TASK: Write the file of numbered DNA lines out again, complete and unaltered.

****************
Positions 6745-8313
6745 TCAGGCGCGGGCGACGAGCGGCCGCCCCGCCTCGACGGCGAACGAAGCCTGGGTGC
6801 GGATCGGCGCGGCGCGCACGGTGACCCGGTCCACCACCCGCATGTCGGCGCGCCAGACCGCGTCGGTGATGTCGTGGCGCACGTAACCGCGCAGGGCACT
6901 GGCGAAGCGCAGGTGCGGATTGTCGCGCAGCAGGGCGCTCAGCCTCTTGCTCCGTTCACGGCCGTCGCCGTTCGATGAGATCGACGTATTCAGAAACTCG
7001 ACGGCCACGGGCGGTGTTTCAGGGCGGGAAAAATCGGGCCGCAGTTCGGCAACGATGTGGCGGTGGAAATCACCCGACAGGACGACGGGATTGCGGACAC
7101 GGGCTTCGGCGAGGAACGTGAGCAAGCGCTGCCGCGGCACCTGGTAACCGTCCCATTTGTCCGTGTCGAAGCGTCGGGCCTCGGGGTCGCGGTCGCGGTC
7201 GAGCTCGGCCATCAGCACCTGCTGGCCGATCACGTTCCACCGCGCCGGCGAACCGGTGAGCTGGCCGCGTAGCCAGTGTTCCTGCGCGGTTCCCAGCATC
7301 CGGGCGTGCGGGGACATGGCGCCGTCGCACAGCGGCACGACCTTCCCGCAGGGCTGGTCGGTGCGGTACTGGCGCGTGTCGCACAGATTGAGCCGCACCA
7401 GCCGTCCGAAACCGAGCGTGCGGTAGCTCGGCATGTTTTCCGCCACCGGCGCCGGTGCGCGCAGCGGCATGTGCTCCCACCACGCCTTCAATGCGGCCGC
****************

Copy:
Positions 6745-8313
6745 TCAGGCGCGGGCGACGAGCGGCCGCCCCGCCTCGACGGCGAACGAAGCCTGGGTGC
6801 GGATCGGCGCGGCGCGCACGGTGACCCGGTCCACCACCCGCATGTCGGCGCGCCAGACCGCGTCGGTGATGTCGTGGCGCACGTAACCGCGCAGGGCACT
6901 GGCGAAGCGCAGGTGCGGATTGTCGCGCAGCAGGGCGCTCAGCCTCTTGCTCCGTTCACGGCCGTCGCCGTTCGATGAGATCGACGTATTCAGAAACTCG
7001 ACGGCCACGGGCGGTGTTTCAGGGCGGGAAAAATCGGGCCGCAGTTCGGCAACGATGTGGCGGTGGAAATCACCCGACAGGACGACGGGATTGCGGACAC
7101 GGGCTTCGGCGAGGAACGTGAGCAAGCGCTGCCGCGGCACCTGGTAACCGTCCCATTTGTCCGTGTCGAAGCGTCGGGCCTCGGGGTCGCGGTCGCGGTC
7201 GAGCTCGGCCATCAGCACCTGCTGGCCGATCACGTTCCACCGCGCCGGCGAACCGGTGAGCTGGCCGCGTAGCCAGTGTTCCTGCGCGGTTCCCAGCATC
7301 CGGGCGTGCGGGGACATGGCGCCGTCGCACAGCGGCACGACCTTCCCGCAGGGCTGGTCGGTGCGGTACTGGCGCGTGTCGCACAGATTGAGCCGCACCA
7401 GCCGTCCGAAACCGAGCGTGCGGTAGCTCGGCATGTTTTCCGCCACCGGCGCCGGTGCGCGCAGCGGCATGTGCTCCCACCACGCCTTCAATGCGGCCGC